(CBS) Our skin is our protective shield, and often bears the brunt of elements such as pollution, ultra-violet rays and extreme weather conditions. Nourishing your skin with proper care and diet can keep it glowing and fresh. Vitamins can be a great help. But should you take them, or wear them?
Prevention magazine’s beauty editor Sherry Kiser tells The Early Show co-anchor Hannah Storm everyone should remember that a good diet is the best way to keep skin looking fresh. Your diet should have a proper balance of protein, vitamins and minerals. If you lack some of these essentials, your skin will reflect its deficiencies.
Four great vitamins for your skin are A, B, C and E, says Kiser. Many body lotions and facial creams tout these ingredients with the promise of newer-looking skin.
Used topically, vitamin A has been shown to clear up acne and reduce the appearance of fine lines and pores. Kiser says many of us already get enough of this vitamin in their diets, so taking supplements orally is generally unnecessary. Vitamin A is essential for the skin as it keeps the epithelial tissues intact. Deficiency causes thickening of the skin. You can find vitamin A in tomatoes, carrot, pumpkin and egg yolk.
Kiser says you should wear vitamin A. It is generally most effective in a prescriptive form, but you can find less potent options in creams.
Taking vitamin B can prevent pigmentation of the skin. You can find vitamin B in wheat, bajra, and dal flours. Rice is not the best source of B. Unless you suffer from a deficiency, taking this vitamin orally won’t noticeably improve your skin. Research has shown that vitamin B added to skin care products does help hydrate and even out skin tone.
Vitamin C is considered a powerful antioxidant. It is able to neutralize the damage from ultraviolet exposure and pollution. Research also shows that vitamin C helps with collagen growth and repair. Vitamin C reduces free radical damage, which can lead to wrinkles and cancer. If you take this as an oral supplement, it can decrease sun damage and enhance collagen production. Kiser says look for “L-ascorbic acid,” or “ascrobic palmite” on labels.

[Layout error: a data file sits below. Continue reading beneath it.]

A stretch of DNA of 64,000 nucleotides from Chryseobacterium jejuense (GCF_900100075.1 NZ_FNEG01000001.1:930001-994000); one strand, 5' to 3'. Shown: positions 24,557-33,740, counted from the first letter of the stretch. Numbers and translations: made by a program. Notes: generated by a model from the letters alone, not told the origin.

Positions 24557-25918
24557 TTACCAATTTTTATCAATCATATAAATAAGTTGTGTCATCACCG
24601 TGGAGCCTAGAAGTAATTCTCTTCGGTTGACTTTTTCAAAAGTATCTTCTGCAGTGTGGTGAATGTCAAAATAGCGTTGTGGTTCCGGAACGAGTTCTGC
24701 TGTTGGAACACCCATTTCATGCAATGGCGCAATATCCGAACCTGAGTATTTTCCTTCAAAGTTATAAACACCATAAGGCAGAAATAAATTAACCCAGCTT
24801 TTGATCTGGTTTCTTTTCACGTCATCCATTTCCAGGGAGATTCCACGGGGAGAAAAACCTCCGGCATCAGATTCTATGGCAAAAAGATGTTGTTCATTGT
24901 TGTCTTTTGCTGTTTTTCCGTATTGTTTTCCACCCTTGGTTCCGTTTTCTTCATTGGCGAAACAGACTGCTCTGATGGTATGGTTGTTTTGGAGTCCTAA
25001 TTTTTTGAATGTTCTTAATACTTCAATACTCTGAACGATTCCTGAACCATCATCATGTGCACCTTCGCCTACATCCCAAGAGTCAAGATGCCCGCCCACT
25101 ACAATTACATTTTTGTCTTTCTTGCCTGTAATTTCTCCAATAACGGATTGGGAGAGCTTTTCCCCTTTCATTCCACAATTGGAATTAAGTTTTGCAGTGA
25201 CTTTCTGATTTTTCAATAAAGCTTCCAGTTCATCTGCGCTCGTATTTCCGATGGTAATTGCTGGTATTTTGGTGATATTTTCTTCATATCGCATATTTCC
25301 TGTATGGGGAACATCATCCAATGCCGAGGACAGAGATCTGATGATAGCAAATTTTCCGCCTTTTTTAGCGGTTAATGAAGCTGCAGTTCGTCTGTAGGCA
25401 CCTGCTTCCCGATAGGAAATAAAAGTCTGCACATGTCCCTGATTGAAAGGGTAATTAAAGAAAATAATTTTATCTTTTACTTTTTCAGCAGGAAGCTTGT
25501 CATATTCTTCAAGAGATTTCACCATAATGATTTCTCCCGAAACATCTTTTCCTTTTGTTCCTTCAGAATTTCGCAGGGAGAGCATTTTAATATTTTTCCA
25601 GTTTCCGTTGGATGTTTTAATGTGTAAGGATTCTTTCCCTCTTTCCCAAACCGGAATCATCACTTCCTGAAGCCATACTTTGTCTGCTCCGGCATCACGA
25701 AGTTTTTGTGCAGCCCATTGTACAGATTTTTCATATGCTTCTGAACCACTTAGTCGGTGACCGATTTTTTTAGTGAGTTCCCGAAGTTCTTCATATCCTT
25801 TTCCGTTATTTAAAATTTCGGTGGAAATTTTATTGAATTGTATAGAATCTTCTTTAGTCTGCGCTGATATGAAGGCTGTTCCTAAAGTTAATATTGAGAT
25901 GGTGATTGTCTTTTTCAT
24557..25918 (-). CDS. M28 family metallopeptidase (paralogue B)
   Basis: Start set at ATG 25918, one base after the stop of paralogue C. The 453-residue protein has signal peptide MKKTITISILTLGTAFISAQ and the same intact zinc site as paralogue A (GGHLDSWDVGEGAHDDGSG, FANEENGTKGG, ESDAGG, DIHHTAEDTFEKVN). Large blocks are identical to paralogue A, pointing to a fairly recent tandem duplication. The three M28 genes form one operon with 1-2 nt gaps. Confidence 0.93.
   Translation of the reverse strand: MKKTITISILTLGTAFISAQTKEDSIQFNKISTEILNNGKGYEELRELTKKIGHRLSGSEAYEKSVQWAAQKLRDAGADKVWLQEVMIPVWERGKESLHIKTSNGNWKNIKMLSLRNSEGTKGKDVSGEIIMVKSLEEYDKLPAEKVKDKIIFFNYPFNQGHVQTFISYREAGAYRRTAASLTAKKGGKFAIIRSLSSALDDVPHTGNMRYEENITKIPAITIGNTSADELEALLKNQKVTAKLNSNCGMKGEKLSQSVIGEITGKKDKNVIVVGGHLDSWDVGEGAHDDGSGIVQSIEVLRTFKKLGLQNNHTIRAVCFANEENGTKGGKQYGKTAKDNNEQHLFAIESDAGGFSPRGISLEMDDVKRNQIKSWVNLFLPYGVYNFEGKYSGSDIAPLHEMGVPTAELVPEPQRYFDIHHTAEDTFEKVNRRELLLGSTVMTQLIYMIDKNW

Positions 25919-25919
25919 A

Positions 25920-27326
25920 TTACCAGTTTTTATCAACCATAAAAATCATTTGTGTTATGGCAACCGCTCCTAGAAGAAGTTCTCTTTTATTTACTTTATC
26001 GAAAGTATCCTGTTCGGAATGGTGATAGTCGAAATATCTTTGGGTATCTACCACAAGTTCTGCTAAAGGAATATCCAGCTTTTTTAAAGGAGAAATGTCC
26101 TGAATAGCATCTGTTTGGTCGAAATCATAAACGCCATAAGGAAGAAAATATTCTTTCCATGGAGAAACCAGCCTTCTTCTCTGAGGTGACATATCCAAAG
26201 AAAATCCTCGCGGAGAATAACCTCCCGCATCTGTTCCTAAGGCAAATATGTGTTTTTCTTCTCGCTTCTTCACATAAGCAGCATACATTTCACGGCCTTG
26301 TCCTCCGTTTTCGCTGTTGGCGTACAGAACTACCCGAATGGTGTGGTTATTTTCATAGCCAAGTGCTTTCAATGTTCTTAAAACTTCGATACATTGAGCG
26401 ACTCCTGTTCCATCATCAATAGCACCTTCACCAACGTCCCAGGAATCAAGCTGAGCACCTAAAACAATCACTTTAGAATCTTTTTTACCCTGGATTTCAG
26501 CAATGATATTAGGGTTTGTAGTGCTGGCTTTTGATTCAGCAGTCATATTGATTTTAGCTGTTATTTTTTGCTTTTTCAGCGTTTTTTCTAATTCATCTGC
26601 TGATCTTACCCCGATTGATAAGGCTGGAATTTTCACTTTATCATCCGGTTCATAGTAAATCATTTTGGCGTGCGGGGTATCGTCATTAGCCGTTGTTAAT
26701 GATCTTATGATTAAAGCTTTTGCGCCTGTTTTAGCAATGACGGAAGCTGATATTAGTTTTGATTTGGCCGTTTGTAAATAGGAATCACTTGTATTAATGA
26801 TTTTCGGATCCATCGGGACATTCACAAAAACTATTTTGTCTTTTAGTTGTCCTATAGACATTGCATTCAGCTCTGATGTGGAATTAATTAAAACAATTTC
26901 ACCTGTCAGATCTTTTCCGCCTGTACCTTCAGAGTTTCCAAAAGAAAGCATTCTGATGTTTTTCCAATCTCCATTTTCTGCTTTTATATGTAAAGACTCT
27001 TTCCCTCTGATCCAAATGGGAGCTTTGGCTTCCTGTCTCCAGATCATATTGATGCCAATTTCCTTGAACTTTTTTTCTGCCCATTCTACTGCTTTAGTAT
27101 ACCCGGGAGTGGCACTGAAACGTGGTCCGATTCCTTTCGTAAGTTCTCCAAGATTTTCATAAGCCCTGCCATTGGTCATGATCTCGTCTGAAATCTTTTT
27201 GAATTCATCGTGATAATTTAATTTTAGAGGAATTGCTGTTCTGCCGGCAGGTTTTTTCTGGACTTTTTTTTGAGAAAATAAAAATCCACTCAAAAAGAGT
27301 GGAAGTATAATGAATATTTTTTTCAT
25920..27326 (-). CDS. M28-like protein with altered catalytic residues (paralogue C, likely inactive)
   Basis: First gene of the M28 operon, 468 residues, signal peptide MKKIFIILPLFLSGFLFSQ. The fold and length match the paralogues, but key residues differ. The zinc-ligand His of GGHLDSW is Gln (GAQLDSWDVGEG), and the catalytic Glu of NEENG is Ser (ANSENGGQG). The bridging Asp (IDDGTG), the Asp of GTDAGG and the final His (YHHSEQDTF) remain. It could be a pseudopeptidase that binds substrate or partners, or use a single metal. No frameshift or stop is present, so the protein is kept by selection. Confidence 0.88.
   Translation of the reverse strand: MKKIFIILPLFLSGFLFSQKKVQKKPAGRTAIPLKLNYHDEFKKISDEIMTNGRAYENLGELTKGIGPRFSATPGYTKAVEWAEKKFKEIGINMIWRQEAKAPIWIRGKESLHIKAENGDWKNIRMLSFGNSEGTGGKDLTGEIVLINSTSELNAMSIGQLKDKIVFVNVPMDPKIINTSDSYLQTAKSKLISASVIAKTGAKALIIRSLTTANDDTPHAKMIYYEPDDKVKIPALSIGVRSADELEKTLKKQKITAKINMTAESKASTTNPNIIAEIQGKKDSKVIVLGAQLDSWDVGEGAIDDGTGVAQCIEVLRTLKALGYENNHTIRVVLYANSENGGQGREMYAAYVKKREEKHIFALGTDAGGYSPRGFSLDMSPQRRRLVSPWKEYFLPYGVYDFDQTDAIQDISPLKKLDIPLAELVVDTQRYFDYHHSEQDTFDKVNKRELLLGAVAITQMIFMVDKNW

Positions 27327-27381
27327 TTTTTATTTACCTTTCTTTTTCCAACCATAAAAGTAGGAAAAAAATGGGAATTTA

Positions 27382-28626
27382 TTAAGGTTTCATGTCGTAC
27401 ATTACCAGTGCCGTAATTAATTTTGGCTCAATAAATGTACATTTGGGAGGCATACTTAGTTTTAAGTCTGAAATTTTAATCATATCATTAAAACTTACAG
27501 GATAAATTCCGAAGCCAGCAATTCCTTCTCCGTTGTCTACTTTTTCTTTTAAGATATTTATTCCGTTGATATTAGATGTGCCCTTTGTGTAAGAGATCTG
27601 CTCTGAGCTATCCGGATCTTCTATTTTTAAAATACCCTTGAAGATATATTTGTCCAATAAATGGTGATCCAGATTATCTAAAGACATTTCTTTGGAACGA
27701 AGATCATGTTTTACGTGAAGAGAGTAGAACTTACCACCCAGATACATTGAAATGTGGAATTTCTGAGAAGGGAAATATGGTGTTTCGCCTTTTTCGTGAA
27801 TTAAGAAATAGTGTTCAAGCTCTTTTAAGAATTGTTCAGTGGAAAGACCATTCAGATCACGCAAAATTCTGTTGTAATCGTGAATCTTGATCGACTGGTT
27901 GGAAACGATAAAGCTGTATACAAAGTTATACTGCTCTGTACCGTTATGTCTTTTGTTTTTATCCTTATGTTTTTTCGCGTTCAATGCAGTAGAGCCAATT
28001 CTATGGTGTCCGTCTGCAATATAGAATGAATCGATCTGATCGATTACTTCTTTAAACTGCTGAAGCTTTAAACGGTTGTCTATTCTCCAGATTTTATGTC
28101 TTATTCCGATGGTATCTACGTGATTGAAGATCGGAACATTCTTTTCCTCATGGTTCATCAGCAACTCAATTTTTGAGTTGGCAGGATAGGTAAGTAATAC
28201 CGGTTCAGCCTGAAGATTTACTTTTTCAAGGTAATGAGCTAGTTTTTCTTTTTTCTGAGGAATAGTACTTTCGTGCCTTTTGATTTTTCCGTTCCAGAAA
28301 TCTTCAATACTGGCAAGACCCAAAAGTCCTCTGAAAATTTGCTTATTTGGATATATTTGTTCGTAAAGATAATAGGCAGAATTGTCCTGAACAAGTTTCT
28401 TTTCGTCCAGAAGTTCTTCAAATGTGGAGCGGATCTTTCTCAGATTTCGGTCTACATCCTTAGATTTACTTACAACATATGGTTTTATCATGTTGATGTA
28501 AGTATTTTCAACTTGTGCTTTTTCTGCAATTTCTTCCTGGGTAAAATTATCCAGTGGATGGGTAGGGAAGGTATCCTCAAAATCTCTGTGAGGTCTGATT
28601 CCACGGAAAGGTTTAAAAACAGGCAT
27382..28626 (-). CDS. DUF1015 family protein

You can swallow vitamin C and wear it.
Deficiency of vitamin E can lead to pigmentation of the skin. Taking 400 IU of vitamin E daily can reduce wrinkles and improve skin texture. Look for “natural” or “d-alpha tocopherol” on labels. As for wearing this vitamin, preliminary studies show that E reduces chronic UV-induced skin damage.
Dermatologists say they find it very effective as a moisturizer and for healing skin after a sunburn, but it’s anti-aging abilities are not confirmed yet, though there are preliminary studies that they are excited about that suggest vitamin E reduces sun damage and the production of new cancer cells. Also, they’ve found when vitamin E is combined with vitamin C provides more UV-protection than with just C alone.
Kiser says take it and wear it if you wish. Kiser says a good multivitamin along with a healthy diet is more than enough for healthy skin, and you don’t need to buy skin-specific vitamins in addition to a regular multivitamin.
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